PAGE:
Translation exposure is a type of foreign exchange exposure that causes the domestic currency value of foreign subsidiary assets, liabilities, equity, income and expenses to fluctuate due to changes in foreign exchange rate between two reporting dates. There are two main methods for translation exposure: current method and temporal method. Translation exposure can be hedged using balance sheet hedge.
Transaction exposure is a type of foreign exchange risk that results from the difference in the final settlement value of foreign-currency denominated assets and liabilities due to changes in exchange rate between the date those assets or liabilities arose and their settlement date. It can be hedged using futures contracts, money market hedge and options.
There are two approaches to evaluate a foreign project: home currency approach and foreign currency approach. The first involves converting the foreign project cash flows to local currency based on expected forward exchange rates and discounting them based on home country cost of capital. The second requires calculating NPV based on foreign country cost of capital and then converting the foreign-currency NPV to local currency at the spot exchange rate.
Interest coverage ratio is a measure of a company’s ability to pay interest. It equals operating cash flows before interest and taxes divided by total interest payments. A higher ratio is better because it indicates availability of enough operating cash flows to meet the interest payment obligations.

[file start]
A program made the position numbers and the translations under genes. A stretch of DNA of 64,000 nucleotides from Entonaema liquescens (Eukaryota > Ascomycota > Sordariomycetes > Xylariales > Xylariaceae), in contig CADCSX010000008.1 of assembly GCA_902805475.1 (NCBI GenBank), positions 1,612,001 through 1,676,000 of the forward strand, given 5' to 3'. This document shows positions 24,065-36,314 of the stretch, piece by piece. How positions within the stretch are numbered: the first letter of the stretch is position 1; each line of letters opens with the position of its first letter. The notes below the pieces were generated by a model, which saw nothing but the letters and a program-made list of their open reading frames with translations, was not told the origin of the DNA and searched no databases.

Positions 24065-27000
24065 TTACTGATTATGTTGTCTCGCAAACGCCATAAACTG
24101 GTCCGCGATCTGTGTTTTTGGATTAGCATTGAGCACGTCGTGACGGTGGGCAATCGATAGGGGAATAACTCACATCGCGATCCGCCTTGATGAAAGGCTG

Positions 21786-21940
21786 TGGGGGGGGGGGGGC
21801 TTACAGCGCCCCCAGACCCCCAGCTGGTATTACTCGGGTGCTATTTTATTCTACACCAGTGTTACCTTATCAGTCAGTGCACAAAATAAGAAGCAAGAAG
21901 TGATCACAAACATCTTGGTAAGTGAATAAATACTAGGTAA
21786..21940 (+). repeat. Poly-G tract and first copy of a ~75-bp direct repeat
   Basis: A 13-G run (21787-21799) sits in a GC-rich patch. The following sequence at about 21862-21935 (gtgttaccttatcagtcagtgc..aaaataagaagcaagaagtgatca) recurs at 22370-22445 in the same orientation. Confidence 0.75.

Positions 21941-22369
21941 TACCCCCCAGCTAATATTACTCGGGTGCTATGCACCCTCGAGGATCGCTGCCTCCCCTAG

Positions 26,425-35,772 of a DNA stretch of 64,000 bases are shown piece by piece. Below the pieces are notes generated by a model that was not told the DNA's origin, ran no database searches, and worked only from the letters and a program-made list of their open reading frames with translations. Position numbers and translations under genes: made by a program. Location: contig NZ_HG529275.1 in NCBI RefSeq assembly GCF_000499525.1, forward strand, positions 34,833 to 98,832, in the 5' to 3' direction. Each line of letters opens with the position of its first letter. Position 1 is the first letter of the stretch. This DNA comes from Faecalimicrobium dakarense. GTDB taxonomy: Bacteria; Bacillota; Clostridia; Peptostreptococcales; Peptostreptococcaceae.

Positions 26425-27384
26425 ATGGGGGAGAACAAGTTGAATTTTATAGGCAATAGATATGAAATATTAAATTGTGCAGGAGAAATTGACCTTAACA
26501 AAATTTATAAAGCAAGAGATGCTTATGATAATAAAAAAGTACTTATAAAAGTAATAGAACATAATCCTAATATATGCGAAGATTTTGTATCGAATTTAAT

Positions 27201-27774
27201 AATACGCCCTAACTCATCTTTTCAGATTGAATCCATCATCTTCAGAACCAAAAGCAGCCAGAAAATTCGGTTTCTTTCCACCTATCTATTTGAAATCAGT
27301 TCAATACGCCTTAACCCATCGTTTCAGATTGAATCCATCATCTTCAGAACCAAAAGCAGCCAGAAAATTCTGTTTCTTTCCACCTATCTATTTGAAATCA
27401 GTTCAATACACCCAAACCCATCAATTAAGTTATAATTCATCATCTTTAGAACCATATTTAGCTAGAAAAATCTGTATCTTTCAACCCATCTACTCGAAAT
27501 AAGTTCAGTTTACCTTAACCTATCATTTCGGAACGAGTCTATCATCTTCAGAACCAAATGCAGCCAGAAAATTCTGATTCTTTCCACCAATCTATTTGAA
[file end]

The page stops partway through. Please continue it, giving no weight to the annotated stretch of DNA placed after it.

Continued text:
A floating-rate note (FRN) or a floater is a bond whose coupon rate changes with changes in market interest rates. The coupon rate on an FRN has a floating component which is based on some reference rate such as LIBOR and a spread component which represents the credit risk of the issuer.
Bond discount amortization is the process through which bond discount written off over the life of the bond. There are two primary methods of bond amortization: straight-line method and effective interest rate method. An amortization schedule lists bond payments, bond discount amortization and interest expense for each period.
When a bond’s coupon rate is lower than the market interest rate, the bond sells at a price lower than its face value. The difference is called bond discount. Similarly, when a bond’s coupon rate is higher than the market interest rate, the bond sells at a price higher than the face value and the difference is called bond premium.
Debt ratio (i.e. debt to assets (D/A) ratio) can be calculated directly from debt-to-equity (D/E) ratio or equity multiplier. It equals (a) debt to equity ratio divided by (1 plus debt to equity ratio) or (b) (equity multiplier minus 1) divided by equity multiplier.
An amortizing bond is a bond that pays both principal and interest through periodic payments while the bullet bond is a bond that pays interest through periodic payments and the principal amount at maturity through a single payment.
Discount rate is the rate of interest used to determine the present value of the future cash flows of a project. For projects with average risk, it equals the weighted average cost of capital but for project with different risk exposure it should be estimated keeping in view the project risk.